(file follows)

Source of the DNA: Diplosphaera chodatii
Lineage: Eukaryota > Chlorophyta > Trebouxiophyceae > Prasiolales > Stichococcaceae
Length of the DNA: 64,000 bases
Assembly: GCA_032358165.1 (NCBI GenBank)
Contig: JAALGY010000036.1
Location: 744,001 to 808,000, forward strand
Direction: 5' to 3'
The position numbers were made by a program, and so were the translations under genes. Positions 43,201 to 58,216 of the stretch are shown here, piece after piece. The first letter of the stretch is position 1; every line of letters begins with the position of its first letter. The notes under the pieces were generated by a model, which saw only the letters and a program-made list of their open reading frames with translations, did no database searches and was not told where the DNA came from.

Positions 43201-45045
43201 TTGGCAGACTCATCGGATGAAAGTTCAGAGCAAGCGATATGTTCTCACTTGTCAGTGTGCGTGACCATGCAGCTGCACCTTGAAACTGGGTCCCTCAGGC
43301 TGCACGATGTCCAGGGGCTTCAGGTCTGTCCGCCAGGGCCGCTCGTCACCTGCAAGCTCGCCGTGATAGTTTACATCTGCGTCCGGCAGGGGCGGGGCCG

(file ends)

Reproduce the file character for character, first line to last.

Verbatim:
Source of the DNA: Diplosphaera chodatii
Lineage: Eukaryota > Chlorophyta > Trebouxiophyceae > Prasiolales > Stichococcaceae
Length of the DNA: 64,000 bases
Assembly: GCA_032358165.1 (NCBI GenBank)
Contig: JAALGY010000036.1
Location: 744,001 to 808,000, forward strand
Direction: 5' to 3'
The position numbers were made by a program, and so were the translations under genes. Positions 43,201 to 58,216 of the stretch are shown here, piece after piece. The first letter of the stretch is position 1; every line of letters begins with the position of its first letter. The notes under the pieces were generated by a model, which saw only the letters and a program-made list of their open reading frames with translations, did no database searches and was not told where the DNA came from.

Positions 43201-45045
43201 TTGGCAGACTCATCGGATGAAAGTTCAGAGCAAGCGATATGTTCTCACTTGTCAGTGTGCGTGACCATGCAGCTGCACCTTGAAACTGGGTCCCTCAGGC
43301 TGCACGATGTCCAGGGGCTTCAGGTCTGTCCGCCAGGGCCGCTCGTCACCTGCAAGCTCGCCGTGATAGTTTACATCTGCGTCCGGCAGGGGCGGGGCCG